“In response to an article in the Spokane Spokesman Review in September 1985, the Department of Energy announced its intent to declassify environmental records and in February, 1986 released to the public 19,000 pages of previously unavailable historical documents about Hanford’s operations. The Washington State Department of Health collaborated with the citizen-led Hanford Health Information Network (HHIN) to publicize data about the health effects of Hanford’s operations. HHIN reports concluded that residents who lived downwind from Hanford or who used the Columbia River downstream were exposed to elevated doses of radiation that placed them at increased risk for various cancers and other diseases.”
“The most significant challenge at Hanford is stabilizing the 53 million U.S. Gallons (204,000 m3) of high-level radioactive waste stored in 177 underground tanks. About a third of these tanks have leaked waste into the soil and groundwater. As of 2008, most of the liquid waste has been transferred to more secure double-shelled tanks; however, 2.8 million U.S. Gallons (10,600 m3) of liquid waste, together with 27 million U.S. gallons (100,000 m3) of salt cake and sludge, remains in the single-shelled tanks.That waste was originally scheduled to be removed by 2018. The revised deadline is 2040. Nearby aquifers contain an estimated 270 billion U.S. Gallons (1 billion m3) of contaminated groundwater as a result of the leaks. As of 2008, 1 million U.S. Gallons (4,000 m3) of highly radioactive waste is traveling through the groundwater toward the Columbia River.”
The documents made public in 1986 revealed that radiation was intentionally and secretly released by the plant and that people living near to it acted as unknowing guinea pigs in experiments testing radiation dangers. Thousands of people who live in the vicinity of the Hanford Site have suffered an array of health problems including thyroid cancers, autoimmune diseases and reproductive disorders that they feel are the direct result of these releases and experiments.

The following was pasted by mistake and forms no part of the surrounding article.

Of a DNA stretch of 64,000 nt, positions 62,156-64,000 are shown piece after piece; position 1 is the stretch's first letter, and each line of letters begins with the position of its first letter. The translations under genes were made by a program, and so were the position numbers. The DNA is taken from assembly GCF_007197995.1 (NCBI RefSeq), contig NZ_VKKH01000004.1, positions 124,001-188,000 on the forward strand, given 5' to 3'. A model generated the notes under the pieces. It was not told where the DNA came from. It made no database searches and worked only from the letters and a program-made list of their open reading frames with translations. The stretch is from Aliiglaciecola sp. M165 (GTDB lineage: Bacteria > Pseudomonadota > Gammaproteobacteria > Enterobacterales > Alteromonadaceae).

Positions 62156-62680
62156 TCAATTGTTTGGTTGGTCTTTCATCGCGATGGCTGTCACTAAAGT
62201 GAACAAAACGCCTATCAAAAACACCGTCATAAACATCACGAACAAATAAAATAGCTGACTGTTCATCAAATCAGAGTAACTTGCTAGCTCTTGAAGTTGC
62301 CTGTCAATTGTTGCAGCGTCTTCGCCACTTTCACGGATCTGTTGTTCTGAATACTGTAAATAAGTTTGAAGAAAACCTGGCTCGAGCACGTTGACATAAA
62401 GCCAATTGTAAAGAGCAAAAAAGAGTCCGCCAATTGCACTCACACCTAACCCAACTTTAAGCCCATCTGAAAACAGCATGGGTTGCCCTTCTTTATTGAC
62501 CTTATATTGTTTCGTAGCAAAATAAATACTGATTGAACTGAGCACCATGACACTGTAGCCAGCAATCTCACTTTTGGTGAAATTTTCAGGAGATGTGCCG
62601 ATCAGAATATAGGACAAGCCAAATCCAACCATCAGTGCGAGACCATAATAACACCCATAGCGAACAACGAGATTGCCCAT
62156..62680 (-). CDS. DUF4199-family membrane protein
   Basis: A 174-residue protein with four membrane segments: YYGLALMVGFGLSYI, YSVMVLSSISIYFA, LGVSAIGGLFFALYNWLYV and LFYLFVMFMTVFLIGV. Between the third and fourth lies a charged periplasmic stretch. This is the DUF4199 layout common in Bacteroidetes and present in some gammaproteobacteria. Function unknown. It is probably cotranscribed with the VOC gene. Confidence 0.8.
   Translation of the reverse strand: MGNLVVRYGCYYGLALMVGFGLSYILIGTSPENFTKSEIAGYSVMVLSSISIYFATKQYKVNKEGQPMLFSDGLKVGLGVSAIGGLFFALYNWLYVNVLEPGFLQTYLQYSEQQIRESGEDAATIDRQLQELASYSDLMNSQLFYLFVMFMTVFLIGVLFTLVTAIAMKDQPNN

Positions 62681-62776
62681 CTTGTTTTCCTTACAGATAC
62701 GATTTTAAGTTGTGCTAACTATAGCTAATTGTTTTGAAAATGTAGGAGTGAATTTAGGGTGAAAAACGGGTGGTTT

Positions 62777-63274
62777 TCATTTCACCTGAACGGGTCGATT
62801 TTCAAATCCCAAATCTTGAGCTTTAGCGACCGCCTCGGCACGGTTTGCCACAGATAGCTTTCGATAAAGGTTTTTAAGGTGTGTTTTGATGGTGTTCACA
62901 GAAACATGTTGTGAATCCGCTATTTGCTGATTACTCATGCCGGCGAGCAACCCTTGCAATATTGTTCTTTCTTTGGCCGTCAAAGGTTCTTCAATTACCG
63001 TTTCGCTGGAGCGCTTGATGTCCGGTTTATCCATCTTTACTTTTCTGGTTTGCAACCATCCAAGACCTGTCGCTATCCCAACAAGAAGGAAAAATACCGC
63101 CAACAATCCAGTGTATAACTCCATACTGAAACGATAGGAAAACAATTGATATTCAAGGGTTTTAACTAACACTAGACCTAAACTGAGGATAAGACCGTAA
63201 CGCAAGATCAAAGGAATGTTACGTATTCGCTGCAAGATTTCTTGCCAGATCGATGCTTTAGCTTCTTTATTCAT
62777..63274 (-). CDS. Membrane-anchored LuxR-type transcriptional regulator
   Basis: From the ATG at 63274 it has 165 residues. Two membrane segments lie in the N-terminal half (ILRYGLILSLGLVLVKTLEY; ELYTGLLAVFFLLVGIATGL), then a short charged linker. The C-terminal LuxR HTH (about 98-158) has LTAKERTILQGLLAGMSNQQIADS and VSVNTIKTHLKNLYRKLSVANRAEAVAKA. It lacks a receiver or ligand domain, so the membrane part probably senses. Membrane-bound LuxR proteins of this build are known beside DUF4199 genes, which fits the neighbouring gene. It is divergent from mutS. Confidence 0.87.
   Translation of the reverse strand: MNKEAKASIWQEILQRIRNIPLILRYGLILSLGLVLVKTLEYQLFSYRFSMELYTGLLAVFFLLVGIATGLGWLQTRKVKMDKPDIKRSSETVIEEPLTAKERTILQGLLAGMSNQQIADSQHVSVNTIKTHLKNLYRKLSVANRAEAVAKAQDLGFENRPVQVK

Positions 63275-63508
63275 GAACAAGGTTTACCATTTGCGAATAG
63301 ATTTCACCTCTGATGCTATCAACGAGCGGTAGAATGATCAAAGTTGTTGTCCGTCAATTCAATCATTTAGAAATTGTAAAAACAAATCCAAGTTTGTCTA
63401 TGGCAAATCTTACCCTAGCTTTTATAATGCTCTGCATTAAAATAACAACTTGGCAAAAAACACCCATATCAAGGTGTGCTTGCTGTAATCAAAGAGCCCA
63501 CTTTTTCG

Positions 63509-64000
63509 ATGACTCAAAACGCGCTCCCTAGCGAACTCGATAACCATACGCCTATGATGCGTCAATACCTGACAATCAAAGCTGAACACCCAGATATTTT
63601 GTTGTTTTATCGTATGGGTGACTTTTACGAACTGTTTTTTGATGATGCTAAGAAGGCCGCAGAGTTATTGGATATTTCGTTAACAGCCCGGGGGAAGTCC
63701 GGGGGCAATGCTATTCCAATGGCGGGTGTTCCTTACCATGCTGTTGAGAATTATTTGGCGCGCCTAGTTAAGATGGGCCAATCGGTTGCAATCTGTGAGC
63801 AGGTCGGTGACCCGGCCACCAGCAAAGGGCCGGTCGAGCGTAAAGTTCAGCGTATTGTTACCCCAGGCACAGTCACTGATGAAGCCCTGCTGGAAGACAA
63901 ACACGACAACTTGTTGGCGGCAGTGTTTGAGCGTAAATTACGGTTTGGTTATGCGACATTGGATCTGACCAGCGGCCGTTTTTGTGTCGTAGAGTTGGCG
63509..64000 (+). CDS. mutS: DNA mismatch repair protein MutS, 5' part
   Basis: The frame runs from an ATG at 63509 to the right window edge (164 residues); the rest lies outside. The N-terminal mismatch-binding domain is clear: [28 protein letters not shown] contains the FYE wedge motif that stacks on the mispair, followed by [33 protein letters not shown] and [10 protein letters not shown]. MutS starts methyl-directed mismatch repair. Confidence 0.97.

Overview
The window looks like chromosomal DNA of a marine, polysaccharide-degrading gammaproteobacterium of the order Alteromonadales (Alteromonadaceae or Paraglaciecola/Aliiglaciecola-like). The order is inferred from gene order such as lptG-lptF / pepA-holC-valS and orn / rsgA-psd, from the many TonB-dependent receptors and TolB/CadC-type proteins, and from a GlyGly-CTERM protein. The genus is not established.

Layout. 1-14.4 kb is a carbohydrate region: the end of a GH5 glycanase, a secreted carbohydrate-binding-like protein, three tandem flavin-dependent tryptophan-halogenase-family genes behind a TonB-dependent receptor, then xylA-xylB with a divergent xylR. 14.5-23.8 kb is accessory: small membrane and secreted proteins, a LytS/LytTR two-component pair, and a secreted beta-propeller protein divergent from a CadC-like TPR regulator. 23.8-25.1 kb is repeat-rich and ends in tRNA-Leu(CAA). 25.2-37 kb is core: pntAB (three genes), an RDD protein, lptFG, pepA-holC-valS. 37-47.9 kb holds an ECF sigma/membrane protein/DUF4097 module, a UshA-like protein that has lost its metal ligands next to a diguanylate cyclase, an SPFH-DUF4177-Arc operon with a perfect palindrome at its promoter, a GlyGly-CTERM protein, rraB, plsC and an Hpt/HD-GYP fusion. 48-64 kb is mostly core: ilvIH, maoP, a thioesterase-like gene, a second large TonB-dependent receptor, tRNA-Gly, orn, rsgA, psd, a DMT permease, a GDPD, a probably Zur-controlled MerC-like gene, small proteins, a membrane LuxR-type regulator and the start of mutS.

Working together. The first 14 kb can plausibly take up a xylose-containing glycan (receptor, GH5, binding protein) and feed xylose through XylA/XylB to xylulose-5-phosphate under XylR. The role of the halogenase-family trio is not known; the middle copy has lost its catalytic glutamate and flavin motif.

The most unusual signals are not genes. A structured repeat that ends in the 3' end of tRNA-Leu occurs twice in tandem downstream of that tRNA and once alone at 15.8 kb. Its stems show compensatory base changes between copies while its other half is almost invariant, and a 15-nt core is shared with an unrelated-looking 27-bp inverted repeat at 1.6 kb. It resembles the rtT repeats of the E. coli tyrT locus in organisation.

In thinking about the dangers posed by leakage of radioactive waste, we should remember that many of the dangerous radioisotopes involved have half-lives of hundreds of thousands of years. Thus, it is not sufficient to seal them into containers that will last for a century or even a millennium. We must find containers that will last for a hundred thousand years or more, longer than any human structure has ever lasted. This logic has lead Finland to deposit its radioactive waste in a complex of underground tunnels carved out of solid rock. But looking ahead for a hundred thousand years involves other problems: If humans survive for that long, what language will they speak? Certainly not the languages of today. How can we warn them that the complex of tunnels containing radioactive waste is a death trap? The reader is urged to see a film exploring these problems, “Into Eternity”, by the young Danish film-maker Michael Madsen.
We have already gone a long way towards turning our beautiful planet earth into a nuclear wasteland. In the future, let us be more careful, as guardians of a precious heritage, the natural world and the lives of all future generations.